Despite Mr. Q's age, an autopsy was performed due to the circumstances surrounding his death. Among the coroner's findings were that the patient had died of asphyxiation due to an obstructed airway and hypoxemia. His preexisting OSA (which was well-known to Dr. E but apparently was not adequately considered) played a significant role in the series of events coming to fruition.
Shortly after Mr. Q's estate was in place, relatives hired an attorney who obtained Dr. E's office records, which were evaluated by a dentist anesthesiologist. Based on the anesthesiologist's review, the attorney wrote a letter to Dr. E in which he demanded a monetary settlement following a list of claimed acts/omissions of negligence that were claimed to have caused Mr. Q's death, including the following:
- Failure to obtain medical clearance
- Failure to directly monitor the patient after the delivery of sedative and narcotic medications
- Failure to consider and account for the patient's underlying conditions, which were specified as age, obesity, diabetes, OSA, and hypertension
- Failure to have training and knowledge regarding the use of resuscitative equipment
- Failure to have the necessary emergency equipment available and ready to use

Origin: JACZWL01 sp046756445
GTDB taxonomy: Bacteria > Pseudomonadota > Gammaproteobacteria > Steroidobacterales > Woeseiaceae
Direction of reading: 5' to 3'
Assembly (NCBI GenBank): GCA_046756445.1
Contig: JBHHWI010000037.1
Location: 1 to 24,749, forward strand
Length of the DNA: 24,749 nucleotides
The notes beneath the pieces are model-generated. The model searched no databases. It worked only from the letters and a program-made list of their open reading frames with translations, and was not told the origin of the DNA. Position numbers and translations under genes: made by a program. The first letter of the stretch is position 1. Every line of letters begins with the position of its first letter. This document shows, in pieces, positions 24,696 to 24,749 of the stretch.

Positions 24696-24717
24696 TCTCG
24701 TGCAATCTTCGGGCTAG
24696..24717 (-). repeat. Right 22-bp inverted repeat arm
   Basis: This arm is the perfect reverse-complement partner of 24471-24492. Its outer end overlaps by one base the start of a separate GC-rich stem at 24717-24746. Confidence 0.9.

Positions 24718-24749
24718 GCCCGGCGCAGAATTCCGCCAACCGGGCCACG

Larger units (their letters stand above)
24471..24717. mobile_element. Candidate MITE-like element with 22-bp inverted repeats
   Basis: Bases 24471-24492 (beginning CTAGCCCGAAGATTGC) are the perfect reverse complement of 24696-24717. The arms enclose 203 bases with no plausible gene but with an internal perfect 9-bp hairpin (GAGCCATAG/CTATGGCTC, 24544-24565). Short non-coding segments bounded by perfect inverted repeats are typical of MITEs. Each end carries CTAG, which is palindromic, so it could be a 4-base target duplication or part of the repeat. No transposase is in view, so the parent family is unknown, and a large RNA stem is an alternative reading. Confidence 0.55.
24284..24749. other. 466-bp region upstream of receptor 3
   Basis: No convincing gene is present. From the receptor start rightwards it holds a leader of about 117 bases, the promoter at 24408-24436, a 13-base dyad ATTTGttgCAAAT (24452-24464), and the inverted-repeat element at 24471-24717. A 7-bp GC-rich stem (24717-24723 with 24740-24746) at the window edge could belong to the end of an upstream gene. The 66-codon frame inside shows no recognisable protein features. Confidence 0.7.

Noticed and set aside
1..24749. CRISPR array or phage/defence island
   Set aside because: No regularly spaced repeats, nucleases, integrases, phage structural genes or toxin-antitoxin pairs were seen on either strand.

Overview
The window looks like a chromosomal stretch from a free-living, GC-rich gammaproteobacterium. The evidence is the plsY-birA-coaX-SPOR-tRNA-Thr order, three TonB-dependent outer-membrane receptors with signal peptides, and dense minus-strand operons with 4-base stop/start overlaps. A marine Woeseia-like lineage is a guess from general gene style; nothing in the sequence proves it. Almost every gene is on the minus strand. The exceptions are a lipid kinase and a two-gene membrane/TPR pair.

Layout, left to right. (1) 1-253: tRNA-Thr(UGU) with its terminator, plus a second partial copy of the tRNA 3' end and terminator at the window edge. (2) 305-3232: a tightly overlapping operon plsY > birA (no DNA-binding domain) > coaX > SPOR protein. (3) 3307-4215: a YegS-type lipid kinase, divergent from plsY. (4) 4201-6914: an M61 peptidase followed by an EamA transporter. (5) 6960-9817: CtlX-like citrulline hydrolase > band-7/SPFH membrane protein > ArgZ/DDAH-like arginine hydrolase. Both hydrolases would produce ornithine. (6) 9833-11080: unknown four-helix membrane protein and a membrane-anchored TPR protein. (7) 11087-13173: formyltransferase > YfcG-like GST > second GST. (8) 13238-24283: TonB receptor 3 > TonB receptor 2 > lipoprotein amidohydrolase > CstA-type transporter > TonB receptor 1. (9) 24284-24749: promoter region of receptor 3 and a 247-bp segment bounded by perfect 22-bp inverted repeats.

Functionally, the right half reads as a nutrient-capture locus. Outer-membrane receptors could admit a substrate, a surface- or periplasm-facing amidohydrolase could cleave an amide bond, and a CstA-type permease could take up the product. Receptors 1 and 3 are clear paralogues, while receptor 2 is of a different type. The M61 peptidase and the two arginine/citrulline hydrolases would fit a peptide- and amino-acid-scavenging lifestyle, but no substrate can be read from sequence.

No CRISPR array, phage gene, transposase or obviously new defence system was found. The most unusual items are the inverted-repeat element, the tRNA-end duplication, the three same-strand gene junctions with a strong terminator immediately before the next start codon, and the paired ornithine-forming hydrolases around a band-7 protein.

- Failure to train office staff as to how to respond to medical emergencies
- Failure to contact emergency responders in a timely manner
The letter concluded with the threat that if the matter was not settled within a stated time period, the family would seek criminal prosecution of the dentist based on "gross negligence." (As an aside, this threat led to a disciplinary inquiry against the attorney.)
Because expert support for the dentist's actions could not be obtained, Dr. E's professional liability carrier reached a presuit settlement with the estate for an amount that took into account the patient's age and preexisting medical conditions. Dr. E was not criminally prosecuted, but she was sanctioned by her state's dental board.
I am reminded of my father's words many years ago after passing a road test and becoming a licensed driver: "Just because the state gave you a license to drive doesn't mean you know how to drive."
Similarly here, Dr. E had fulfilled the basic requirements of her state's regulations for the use of sedation in conjunction with dentistry, but that was demonstrated to be far less than what was needed to safeguard her patient under the circumstances of this case study. Dentists are wise to recognize and constantly uphold the concept that they must "do no harm" and, as a corollary, realize that the lawful ability to perform treatment does not equate to a technical or academic level of expertise to safely and properly perform that treatment.
Practicing within one's abilities means not only managing procedures but managing complications and knowing when not to engage in the first place, despite whatever pressures may be placed by external sources -- whether from patients or employers.
While it is fairly infrequent for the norms of dentistry to differ between states, the areas of enteral and parenteral sedation, as well as general anesthesia, are clear exceptions. Dentists who practice on the borders of neighboring states may be fully permitted to sedate their patients in one of their offices while strictly forbidden from doing so in another.